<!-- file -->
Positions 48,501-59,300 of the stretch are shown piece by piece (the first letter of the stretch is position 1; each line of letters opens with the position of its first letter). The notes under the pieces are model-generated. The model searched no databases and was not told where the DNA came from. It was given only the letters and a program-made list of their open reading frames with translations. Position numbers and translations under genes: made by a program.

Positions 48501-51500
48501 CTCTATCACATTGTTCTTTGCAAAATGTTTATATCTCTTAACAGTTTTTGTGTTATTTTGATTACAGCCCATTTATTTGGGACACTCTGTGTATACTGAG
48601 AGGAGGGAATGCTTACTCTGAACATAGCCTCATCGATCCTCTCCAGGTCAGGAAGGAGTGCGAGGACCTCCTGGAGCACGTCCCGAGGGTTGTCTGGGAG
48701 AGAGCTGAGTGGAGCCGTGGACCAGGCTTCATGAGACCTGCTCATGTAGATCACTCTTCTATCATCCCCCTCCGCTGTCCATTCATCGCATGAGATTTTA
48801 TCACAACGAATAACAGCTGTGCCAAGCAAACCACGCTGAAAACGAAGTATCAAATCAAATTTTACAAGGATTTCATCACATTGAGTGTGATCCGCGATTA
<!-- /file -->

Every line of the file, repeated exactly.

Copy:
Positions 48,501-59,300 of the stretch are shown piece by piece (the first letter of the stretch is position 1; each line of letters opens with the position of its first letter). The notes under the pieces are model-generated. The model searched no databases and was not told where the DNA came from. It was given only the letters and a program-made list of their open reading frames with translations. Position numbers and translations under genes: made by a program.

Positions 48501-51500
48501 CTCTATCACATTGTTCTTTGCAAAATGTTTATATCTCTTAACAGTTTTTGTGTTATTTTGATTACAGCCCATTTATTTGGGACACTCTGTGTATACTGAG
48601 AGGAGGGAATGCTTACTCTGAACATAGCCTCATCGATCCTCTCCAGGTCAGGAAGGAGTGCGAGGACCTCCTGGAGCACGTCCCGAGGGTTGTCTGGGAG
48701 AGAGCTGAGTGGAGCCGTGGACCAGGCTTCATGAGACCTGCTCATGTAGATCACTCTTCTATCATCCCCCTCCGCTGTCCATTCATCGCATGAGATTTTA
48801 TCACAACGAATAACAGCTGTGCCAAGCAAACCACGCTGAAAACGAAGTATCAAATCAAATTTTACAAGGATTTCATCACATTGAGTGTGATCCGCGATTA